Patio door rough opening


W

Walter Cohen

I want to have my sliding patio doors replaced.
I am fairly certain that the doors there now are the standard size (72" x
80").
I know little about construction and door/window sizings, rough openings,
etc...

The standard sized Andersen doors I want to get specify a rough opening of
71 1/4 x 80 is needed.
Question: the frame for the doors that I have now measure exactly 72 x 80.
Will the standard sized Andersen doors (above) fit correctly? What needs to
be done to the opening?

Thanks,
Walter
 
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A

ameijers

Walter Cohen said:
I want to have my sliding patio doors replaced.
I am fairly certain that the doors there now are the standard size (72" x
80").
I know little about construction and door/window sizings, rough openings,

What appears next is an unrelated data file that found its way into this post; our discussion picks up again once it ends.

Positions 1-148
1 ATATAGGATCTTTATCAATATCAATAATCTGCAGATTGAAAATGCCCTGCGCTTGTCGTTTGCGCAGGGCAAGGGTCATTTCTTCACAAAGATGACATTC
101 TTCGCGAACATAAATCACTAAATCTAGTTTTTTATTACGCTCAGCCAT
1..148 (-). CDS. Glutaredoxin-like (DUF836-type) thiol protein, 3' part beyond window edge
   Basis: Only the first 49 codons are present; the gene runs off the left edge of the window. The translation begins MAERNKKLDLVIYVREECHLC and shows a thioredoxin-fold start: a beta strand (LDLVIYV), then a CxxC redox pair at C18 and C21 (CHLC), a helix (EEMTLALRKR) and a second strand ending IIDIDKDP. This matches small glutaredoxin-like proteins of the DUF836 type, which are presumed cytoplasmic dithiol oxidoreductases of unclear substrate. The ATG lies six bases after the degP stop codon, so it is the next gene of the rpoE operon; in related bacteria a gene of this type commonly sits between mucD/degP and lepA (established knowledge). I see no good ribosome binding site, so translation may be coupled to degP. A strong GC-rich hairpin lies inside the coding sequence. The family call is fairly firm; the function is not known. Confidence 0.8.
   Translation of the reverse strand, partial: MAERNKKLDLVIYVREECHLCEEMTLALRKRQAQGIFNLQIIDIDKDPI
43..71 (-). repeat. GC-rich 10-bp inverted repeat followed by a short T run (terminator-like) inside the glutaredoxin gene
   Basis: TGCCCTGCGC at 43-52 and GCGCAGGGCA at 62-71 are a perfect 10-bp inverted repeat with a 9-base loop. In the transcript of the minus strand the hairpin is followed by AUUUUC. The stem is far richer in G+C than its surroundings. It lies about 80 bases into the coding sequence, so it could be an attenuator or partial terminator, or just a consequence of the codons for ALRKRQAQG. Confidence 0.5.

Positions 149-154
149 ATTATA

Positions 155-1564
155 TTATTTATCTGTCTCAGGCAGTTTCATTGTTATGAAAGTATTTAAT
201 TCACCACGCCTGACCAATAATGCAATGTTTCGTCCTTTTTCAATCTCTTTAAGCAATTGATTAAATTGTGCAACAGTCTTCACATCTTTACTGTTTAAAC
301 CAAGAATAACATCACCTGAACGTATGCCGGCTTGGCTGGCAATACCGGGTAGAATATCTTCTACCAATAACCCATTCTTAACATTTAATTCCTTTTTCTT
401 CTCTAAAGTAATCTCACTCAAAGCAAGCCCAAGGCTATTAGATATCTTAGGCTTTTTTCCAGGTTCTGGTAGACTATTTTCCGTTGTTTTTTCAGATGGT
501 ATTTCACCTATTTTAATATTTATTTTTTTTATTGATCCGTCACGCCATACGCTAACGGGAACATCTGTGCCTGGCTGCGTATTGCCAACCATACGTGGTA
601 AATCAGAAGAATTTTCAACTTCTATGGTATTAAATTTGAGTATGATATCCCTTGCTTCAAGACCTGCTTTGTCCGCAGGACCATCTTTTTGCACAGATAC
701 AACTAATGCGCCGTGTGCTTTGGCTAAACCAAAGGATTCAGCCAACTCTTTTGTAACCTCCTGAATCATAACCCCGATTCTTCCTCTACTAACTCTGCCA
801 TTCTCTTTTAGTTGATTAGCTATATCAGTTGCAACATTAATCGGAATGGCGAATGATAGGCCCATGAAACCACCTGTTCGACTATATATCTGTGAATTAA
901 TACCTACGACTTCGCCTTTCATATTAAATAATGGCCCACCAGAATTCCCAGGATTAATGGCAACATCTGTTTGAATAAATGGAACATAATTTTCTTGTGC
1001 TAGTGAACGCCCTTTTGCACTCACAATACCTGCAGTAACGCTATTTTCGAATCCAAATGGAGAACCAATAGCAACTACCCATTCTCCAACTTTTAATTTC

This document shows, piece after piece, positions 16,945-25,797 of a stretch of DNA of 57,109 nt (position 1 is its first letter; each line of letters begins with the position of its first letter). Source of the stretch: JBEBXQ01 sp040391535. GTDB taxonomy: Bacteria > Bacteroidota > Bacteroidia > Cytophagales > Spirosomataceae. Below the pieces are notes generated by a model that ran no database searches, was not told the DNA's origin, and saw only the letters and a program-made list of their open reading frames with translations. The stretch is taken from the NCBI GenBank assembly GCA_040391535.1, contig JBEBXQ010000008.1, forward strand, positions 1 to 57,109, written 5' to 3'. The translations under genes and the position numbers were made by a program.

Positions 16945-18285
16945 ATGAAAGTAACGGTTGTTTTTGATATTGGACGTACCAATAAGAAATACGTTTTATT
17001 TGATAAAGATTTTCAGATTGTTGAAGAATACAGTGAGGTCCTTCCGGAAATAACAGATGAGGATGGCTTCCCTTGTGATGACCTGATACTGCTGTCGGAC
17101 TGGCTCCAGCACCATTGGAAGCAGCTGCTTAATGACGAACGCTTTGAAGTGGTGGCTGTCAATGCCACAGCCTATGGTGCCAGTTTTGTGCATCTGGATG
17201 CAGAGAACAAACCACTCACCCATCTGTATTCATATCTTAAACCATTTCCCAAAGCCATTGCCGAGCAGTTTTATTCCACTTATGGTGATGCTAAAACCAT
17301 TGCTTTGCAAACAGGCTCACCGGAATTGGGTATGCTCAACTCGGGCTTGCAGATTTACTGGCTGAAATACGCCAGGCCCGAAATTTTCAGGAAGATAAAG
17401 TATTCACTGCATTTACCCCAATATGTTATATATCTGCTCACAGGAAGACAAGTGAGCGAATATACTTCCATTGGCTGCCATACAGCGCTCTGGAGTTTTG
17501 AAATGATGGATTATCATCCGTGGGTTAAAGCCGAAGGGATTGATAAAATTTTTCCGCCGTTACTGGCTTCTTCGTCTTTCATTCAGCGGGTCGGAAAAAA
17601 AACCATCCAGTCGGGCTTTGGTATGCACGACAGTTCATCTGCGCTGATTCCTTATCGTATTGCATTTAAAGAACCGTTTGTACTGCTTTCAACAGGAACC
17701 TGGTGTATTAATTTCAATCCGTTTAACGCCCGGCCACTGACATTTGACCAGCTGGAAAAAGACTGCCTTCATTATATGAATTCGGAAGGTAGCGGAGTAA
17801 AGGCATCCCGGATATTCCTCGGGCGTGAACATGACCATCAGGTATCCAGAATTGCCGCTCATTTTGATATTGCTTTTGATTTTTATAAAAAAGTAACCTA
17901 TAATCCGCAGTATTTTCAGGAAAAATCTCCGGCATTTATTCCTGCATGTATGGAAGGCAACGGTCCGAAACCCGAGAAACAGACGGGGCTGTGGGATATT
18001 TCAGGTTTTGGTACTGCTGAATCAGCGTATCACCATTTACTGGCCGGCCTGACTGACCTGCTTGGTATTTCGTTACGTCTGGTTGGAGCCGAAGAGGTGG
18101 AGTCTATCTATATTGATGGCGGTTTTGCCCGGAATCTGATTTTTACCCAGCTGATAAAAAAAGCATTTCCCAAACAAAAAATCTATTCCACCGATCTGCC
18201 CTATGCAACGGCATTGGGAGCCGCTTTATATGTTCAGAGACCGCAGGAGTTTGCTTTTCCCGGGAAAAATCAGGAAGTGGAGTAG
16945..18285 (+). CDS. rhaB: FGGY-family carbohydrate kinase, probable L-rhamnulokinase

etc...

The standard sized Andersen doors I want to get specify a rough opening of
71 1/4 x 80 is needed.
Question: the frame for the doors that I have now measure exactly 72 x 80.
Will the standard sized Andersen doors (above) fit correctly? What needs to
be done to the opening?
The odds are it will fit fine- a six-foot slider is probably the most common
size in north america. Are you planning on installing it yourself? If so,
and you haven't done it before, recommend buying one of the DIY books at
the big-box- the pictures will explain better than words ever could. Note
that you will need at least 2 strong guys to assist- these suckers are
heavy, and Anderson will be heavier than most. (wood frame, right?) If you
are hiring it done (highly recommended the first time, as a learning